Co-creation, one of the hottest buzz words in management theory today. In a world where customers continue to become ever more important, why not let your customers help you make your next product?
What the paper examined
The researchers were curious what would drive a company to choose a certain co-creation strategy and how that strategy would impact product performance. They identified three different strategies of customer involvement in innovation: customer involvement as an information source (CIS), customer involvement as co-developers (CIC) and customer involvement as innovators (CIN).
Within CIS, customers have a more passive role in innovation, whilst in CIC they co-develop the product with the company. Companies using CIN let the customer develop the product himself, without any company intervention.
They also identified three different sets of drivers that influence which types of customer involvement companies use. Those were the nature of customer knowledge, the knowledge management strategy of the company and the implementation of knowledge management within the company. Each set had two different components, which can be seen in the framework below.
Afterwards, the researchers determined that the technological capabilities of a company influenced the way newly co-developed products perform. Adding this part to the research led to the following complete research framework.
How they investigated it
The researchers engaged in a partnership with Product Development and management Association. They sent all their members a survey on new product development trough co-creation with consumers. The survey asked respondents to rate questions like “We used customers as a key information source” and “We utilized designs that were created by our customers” on a seven point Likert scale. The researchers than ran a structural equation model to determine the outcomes and implications of the data.
What they found
In the end, they established that the choice for the three product co-creation strategies were influenced differently by the three involvement drivers. A takeaway of the most important results is provided in the table below.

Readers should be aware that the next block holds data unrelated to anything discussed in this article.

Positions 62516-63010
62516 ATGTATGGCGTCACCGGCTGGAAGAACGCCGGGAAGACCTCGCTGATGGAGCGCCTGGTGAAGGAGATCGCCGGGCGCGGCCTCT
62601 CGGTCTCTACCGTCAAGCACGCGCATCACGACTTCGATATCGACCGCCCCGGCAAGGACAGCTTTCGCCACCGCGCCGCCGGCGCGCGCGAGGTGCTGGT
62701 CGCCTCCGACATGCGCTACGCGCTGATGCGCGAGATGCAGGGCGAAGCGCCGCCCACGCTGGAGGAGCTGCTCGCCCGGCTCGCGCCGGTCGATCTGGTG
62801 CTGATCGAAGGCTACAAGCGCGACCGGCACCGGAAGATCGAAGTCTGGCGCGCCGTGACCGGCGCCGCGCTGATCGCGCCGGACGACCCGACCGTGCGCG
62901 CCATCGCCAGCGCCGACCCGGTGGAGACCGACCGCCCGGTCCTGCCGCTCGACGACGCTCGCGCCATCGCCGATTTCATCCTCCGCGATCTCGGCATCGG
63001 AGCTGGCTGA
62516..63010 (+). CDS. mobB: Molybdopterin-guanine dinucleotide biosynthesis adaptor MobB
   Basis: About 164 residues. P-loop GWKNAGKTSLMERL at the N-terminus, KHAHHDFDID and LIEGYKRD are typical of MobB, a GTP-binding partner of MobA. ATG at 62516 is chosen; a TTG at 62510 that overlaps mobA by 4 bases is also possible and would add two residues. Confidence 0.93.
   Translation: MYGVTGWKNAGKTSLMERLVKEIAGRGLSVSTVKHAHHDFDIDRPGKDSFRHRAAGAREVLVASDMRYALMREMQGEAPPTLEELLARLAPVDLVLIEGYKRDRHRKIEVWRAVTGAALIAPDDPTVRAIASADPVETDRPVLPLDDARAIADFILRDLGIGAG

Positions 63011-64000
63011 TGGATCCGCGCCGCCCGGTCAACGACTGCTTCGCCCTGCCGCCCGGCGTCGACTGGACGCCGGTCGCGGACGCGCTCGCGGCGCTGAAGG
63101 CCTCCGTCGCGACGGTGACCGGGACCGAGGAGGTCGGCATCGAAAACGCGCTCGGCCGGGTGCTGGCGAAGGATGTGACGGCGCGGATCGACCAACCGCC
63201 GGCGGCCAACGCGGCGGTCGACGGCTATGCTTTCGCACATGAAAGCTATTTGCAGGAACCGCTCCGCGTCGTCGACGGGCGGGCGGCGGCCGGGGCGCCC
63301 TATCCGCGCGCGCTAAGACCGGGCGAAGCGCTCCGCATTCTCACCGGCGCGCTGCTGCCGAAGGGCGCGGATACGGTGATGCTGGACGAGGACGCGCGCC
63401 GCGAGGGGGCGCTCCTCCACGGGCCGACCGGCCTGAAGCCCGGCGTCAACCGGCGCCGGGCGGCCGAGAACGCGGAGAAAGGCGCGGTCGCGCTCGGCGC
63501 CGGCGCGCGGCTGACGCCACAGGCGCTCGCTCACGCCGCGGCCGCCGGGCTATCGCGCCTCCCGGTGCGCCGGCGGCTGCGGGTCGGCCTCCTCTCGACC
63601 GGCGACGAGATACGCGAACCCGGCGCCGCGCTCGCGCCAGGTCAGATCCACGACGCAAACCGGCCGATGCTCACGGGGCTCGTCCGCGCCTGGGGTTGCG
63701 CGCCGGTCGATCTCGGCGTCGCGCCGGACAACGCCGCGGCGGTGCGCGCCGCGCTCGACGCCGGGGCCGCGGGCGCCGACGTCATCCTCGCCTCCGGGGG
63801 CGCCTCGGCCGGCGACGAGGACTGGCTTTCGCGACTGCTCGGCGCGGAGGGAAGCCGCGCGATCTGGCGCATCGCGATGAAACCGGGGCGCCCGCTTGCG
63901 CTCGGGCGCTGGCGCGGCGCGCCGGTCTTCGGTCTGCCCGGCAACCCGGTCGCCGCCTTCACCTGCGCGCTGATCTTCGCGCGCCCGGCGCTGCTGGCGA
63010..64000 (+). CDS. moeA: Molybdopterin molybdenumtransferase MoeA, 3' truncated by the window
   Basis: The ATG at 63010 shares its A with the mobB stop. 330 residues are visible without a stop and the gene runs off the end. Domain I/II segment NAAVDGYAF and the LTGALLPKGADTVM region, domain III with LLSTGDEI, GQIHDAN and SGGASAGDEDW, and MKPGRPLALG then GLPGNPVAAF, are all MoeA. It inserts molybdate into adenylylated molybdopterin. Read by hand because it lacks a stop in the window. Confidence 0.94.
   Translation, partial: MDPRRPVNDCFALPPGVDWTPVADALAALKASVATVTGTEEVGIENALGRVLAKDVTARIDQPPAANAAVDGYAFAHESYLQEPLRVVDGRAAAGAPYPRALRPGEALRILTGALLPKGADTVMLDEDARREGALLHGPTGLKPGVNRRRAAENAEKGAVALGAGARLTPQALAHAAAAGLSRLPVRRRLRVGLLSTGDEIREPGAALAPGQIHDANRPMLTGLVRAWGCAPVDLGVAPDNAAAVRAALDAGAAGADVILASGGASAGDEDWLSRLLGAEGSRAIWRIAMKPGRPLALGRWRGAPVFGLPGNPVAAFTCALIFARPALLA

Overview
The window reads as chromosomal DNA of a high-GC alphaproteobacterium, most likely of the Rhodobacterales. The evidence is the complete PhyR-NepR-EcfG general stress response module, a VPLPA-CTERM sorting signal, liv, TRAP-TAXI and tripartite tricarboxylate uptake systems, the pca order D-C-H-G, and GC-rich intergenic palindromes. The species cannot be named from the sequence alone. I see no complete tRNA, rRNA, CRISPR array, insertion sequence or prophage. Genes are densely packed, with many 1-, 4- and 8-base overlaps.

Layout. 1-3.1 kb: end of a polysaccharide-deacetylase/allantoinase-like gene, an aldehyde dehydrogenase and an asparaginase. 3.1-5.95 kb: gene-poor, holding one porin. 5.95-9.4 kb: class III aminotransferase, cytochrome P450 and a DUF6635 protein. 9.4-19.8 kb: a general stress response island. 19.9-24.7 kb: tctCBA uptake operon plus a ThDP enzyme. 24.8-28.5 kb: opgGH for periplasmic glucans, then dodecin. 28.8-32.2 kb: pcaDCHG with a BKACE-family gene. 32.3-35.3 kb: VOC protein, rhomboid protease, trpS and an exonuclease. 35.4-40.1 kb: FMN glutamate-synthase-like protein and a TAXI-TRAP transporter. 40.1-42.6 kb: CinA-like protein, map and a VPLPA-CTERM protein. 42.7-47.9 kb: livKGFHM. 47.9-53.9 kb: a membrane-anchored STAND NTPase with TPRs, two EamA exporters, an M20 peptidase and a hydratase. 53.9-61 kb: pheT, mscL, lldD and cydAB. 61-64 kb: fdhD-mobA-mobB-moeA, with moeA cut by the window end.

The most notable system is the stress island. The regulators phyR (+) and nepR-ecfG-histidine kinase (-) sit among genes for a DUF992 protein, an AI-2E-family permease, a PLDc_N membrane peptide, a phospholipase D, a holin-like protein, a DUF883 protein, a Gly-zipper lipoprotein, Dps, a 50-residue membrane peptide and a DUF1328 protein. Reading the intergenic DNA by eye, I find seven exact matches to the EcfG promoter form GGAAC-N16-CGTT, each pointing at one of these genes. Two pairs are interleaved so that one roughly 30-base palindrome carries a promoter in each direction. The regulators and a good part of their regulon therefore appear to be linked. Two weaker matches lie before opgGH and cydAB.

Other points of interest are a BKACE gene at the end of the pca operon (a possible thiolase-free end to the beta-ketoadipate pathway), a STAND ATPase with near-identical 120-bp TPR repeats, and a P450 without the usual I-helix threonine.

|Nature of customer knowledge||Firms facing heterogeneous needs are more likely to engage in CIC and CIN.
Firms facing tacit needs are less likely to engage in CIS and CIC
|Knowledge management strategy||Market exploitation is more strongly associated with CIC than market exploration
Market exploitation is more strongly associated with CIS than market exploration.
|Knowledge management implementation||The effect of interfunctional coordination on CIC and CIS is significantly stronger than that on CIN
Strategic flexibility is more important for firms using CIN
|Technological capabilities||Technological capabilities of a company significantly influence product performance when a firm uses a CIC or CIN strategy|
Why it matters
The value of the research is two-sided. Academic literature widely recognizes the challenges of implementing customer involvement, yet very few studies have examined the organizational mechanisms needed to overcome these challenges. Furthermore, the contribution of customer involvement to firm performance is still unclear. This study tries to fill that gap in research. From a managerial perspective, there is much to be gained from understanding what the researchers determine. Firms can look at the nature of their customers’ knowledge and their own knowledge management systems to determine the best way to co-create with consumers. Also, this research can also help predict the performance of those products. This helps in making investment decisions and determining innovation strategies.